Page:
Lockheed Martin and teammate United Defense, LP, have used experience with the MK 41 Vertical Launching System (VLS) to develop a new Single Cell (SCL) launcher.
The SCL is intended for ships either too small for the traditional eight-cell MK 41 or with mission requirements not requiring an eight-cell launcher.
The SCL will provide an affordable solution for improved ship self defense requirements on aircraft carriers, large-deck amphibious ships, and other smaller surface combatants, such as corvettes and frigates. SCL is based on proven MK 41 technology and incorporates the latest Baseline VII Launch Control System (LCS), and other Computer-off-the-Shelf (COTS) components.
Additionally, SCL will integrate the MK 25 Quad Pack Canister, capable of accommodating the launch of four Evolved Sea Sparrow Missiles from one missile cell. The MK 25 has already been integrated with the MK 41, providing Lockheed Martin engineers the experience to execute a successful integration with the SCL. Due to its single cell modularity, the SCL can be configured in any number to meet the defined mission.
According to Jim Tucker, director of launching systems at Lockheed Martin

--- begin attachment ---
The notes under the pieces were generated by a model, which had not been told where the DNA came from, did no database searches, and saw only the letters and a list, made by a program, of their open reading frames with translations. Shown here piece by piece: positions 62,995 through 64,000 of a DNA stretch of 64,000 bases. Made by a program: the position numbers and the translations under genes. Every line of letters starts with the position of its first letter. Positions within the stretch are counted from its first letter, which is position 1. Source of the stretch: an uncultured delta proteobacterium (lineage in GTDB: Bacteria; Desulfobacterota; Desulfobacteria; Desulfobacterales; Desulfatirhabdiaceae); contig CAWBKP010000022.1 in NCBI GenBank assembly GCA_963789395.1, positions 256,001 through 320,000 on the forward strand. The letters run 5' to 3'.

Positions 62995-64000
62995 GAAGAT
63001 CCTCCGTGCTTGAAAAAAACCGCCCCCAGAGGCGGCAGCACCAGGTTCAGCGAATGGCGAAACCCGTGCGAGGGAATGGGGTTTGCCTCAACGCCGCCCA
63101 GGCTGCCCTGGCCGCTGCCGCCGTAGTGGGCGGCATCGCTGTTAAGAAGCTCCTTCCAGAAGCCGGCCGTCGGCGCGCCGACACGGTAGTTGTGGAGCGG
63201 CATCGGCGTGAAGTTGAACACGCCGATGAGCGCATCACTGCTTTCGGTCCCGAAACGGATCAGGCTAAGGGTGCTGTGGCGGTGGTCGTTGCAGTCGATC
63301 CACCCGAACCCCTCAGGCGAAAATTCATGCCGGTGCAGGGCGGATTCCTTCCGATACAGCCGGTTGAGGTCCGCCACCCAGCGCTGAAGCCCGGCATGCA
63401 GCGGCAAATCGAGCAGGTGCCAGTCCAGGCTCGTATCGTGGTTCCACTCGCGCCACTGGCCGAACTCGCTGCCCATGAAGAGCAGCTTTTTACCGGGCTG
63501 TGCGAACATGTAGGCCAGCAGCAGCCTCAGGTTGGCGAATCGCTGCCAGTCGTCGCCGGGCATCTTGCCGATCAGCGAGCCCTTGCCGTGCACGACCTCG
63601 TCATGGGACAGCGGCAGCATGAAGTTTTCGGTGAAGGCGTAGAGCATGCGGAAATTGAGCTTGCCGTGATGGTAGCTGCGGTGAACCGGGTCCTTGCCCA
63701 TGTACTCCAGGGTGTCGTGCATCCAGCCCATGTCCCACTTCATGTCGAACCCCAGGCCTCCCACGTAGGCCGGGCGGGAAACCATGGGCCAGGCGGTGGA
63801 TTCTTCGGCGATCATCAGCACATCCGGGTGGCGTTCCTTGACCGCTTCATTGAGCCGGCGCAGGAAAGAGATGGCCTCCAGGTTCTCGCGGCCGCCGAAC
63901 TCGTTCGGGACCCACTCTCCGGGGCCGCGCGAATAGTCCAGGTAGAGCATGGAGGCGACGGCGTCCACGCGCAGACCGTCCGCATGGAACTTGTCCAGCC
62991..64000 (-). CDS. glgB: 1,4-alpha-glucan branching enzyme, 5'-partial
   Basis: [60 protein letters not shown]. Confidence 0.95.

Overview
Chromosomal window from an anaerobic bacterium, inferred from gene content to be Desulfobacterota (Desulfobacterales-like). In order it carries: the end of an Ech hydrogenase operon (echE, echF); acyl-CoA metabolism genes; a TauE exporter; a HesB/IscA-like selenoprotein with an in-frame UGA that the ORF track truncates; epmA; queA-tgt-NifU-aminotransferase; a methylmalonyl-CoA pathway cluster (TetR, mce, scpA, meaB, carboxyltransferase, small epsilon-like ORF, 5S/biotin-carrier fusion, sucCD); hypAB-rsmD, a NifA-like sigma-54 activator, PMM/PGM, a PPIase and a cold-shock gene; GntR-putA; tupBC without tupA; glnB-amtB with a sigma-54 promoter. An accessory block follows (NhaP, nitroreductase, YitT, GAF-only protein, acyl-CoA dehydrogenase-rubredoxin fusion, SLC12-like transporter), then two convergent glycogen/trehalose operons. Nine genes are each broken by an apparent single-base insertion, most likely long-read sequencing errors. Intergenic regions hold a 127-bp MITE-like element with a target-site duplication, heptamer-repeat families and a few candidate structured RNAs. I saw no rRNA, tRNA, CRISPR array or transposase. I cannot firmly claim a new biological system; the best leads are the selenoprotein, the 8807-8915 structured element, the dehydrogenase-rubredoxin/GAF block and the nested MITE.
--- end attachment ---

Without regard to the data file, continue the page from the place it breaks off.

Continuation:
Naval Electronics & Surveillance Systems (NE&SS)-Marine Systems, "The SCL modularity will be unmatched by any current U.S. Navy missile system and will provide the flexibility needed to meet missile launcher requirements for a variety of ship classes."
Dale Bennett, vice president and general manager, NE&SS-Marine Systems, noted that "The U.S. Navy already has over 20 years and $500 million invested in the MK 41, and any potential SCL customer
will truly benefit from the shared components, technical and logistics support currently in place. The fact that the MK 41 is found aboard 16 different ship classes in 11 navies worldwide speaks volumes about our experience and global acceptance in the launcher business." A prototype of the SCL is scheduled for completion later this year and a restrained test firing will be conducted in late 2002 or early 2003.